There are indeed similarities to Syria, but the foreign policy stakes are much higher. With the exception of a failure to stop another 9/11 type attack, is there any single foreign policy challenge that could damage this president more than allowing the Iranians to cross the nuclear threshold? The fact that Israel and the pro-Israeli community figure so centrally in this issue only complicates matters.
Indeed, Israel's own readiness to act unilaterally against Iran's nuclear facilities only highlights Obama's credibility problem. If Israel struck Iran, not only would Obama be accused of forcing Israel's hand by not pursuing tough enough policies toward Iran; but if the Israelis wanted to act and the U.S. president opposed them, he'd be accused of jeopardizing the security of a close ally. It is a no-win situation of galactic seriousness for this president. And as a result, finding a way to prevent Iran from weaponizing remains his highest foreign policy priority in the Middle East.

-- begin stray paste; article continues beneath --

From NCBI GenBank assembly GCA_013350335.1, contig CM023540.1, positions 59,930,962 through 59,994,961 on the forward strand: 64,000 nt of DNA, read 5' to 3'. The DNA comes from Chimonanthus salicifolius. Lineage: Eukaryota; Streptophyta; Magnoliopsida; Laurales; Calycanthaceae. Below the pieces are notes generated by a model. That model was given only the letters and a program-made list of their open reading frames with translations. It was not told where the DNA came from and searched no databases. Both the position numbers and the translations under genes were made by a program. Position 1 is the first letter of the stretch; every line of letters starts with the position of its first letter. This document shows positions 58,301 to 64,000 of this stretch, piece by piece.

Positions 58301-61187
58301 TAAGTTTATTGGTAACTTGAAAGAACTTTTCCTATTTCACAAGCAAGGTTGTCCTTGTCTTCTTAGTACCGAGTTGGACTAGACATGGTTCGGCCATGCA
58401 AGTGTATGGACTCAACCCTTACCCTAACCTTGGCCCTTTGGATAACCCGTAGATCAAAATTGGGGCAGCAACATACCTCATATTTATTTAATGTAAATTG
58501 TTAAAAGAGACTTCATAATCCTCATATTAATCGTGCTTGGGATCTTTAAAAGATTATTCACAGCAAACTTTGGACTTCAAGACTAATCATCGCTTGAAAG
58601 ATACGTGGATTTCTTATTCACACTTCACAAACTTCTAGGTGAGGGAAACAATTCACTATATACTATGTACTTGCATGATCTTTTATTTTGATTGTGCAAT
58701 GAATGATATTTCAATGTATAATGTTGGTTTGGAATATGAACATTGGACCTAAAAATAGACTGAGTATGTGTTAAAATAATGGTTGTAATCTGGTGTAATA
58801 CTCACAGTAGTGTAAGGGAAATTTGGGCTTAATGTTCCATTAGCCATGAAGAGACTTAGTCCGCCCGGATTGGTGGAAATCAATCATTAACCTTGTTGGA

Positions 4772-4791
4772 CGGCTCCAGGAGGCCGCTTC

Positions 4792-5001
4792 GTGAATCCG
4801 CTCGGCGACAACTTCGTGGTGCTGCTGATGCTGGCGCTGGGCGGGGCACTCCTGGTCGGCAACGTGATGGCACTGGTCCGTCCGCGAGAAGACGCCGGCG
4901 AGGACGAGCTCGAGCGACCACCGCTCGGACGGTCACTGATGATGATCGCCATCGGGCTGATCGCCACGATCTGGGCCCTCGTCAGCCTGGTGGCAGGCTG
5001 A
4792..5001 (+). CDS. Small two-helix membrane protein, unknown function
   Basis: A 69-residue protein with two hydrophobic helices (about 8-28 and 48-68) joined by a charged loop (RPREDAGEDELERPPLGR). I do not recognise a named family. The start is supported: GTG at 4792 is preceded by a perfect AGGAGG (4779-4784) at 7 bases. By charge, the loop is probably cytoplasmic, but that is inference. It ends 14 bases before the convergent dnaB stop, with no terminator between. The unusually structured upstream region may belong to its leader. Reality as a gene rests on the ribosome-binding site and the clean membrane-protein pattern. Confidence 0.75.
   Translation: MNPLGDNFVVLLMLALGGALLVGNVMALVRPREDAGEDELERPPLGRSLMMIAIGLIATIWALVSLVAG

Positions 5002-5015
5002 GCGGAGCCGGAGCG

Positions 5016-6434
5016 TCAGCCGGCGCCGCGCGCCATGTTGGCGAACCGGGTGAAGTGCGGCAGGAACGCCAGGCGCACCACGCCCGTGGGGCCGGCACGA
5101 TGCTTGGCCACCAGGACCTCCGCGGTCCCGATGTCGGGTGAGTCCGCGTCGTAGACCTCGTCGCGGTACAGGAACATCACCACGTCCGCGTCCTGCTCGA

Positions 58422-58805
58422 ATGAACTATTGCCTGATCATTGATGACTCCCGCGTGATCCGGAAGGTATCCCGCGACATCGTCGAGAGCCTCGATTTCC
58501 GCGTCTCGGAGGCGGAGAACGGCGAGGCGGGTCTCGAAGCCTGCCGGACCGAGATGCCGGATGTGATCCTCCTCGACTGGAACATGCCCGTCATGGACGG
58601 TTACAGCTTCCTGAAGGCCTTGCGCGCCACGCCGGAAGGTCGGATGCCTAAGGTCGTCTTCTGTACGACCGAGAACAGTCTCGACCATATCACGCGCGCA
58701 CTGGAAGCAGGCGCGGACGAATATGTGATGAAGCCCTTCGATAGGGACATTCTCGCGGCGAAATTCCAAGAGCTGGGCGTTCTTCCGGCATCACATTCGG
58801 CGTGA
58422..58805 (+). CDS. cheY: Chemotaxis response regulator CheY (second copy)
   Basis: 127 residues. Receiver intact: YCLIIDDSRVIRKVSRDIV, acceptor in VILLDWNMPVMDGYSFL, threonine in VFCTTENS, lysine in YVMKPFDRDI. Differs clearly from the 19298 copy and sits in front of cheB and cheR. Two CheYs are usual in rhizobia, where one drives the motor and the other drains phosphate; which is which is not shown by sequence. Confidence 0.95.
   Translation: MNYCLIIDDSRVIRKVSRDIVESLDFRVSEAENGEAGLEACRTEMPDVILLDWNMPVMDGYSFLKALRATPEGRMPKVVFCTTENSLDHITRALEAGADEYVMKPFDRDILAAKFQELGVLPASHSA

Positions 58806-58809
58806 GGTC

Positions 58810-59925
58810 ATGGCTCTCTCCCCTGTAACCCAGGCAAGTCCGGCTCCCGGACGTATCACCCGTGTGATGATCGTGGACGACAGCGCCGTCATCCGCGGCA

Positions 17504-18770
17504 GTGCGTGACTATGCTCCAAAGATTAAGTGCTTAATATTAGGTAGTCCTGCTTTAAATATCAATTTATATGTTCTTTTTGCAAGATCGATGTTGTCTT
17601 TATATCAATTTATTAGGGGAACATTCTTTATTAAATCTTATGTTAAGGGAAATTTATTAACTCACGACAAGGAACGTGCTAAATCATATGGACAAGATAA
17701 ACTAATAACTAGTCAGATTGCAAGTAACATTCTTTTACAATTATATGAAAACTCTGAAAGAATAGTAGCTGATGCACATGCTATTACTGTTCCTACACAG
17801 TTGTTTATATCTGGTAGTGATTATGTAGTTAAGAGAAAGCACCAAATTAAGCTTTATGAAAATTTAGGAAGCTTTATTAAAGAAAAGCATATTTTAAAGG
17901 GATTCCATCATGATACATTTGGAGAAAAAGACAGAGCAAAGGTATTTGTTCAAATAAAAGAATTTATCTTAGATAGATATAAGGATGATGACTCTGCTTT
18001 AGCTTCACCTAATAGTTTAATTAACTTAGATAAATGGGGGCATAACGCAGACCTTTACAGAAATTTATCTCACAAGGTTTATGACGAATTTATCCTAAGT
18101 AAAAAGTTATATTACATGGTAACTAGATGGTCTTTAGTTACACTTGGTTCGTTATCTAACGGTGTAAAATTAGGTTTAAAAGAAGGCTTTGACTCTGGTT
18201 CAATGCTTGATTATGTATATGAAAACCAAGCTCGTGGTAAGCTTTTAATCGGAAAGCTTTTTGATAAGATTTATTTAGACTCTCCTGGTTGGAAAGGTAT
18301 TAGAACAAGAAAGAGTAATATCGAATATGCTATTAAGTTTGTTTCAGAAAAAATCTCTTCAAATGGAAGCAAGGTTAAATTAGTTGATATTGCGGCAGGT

The Syrian tar baby
I've long believed but lack the empirical evidence to support it, that one of the main reasons that Obama -- wisely and willfully -- wanted to avoid getting involved in the Syrian civil war was the complications it would cause in finding a way out of the Iranian nuclear morass. The conventional wisdom in Washington has long been precisely the opposite -- That Syria offered an opportunity to weaken Iran; that undermining Assad by heavily supporting the opposition with military assistance , even the direct application of American military force, would weaken Teheran by striking at its key Syrian ally -- and Hezbollah too. This was deemed to be the new Great Game -- a smart and savvy move on the Middle East chess board.
The fact that for the past three weeks as the president debated what to do about Syrian chemical weapons capacity, he had also secretly engaged in an exchange of letters with Iranian President Hassan Rouhani that offered new flexibility with regard to a deal on the nuclear issue should give us pause as to whether Obama saw the Syrian situation the same way many analysts did. You might even make an argument that hastening al-Assad's demise might actually accelerate Iran's quest for a nuclear weapon as the mullahs felt the western-Sunni arc threatening a Shia Iran.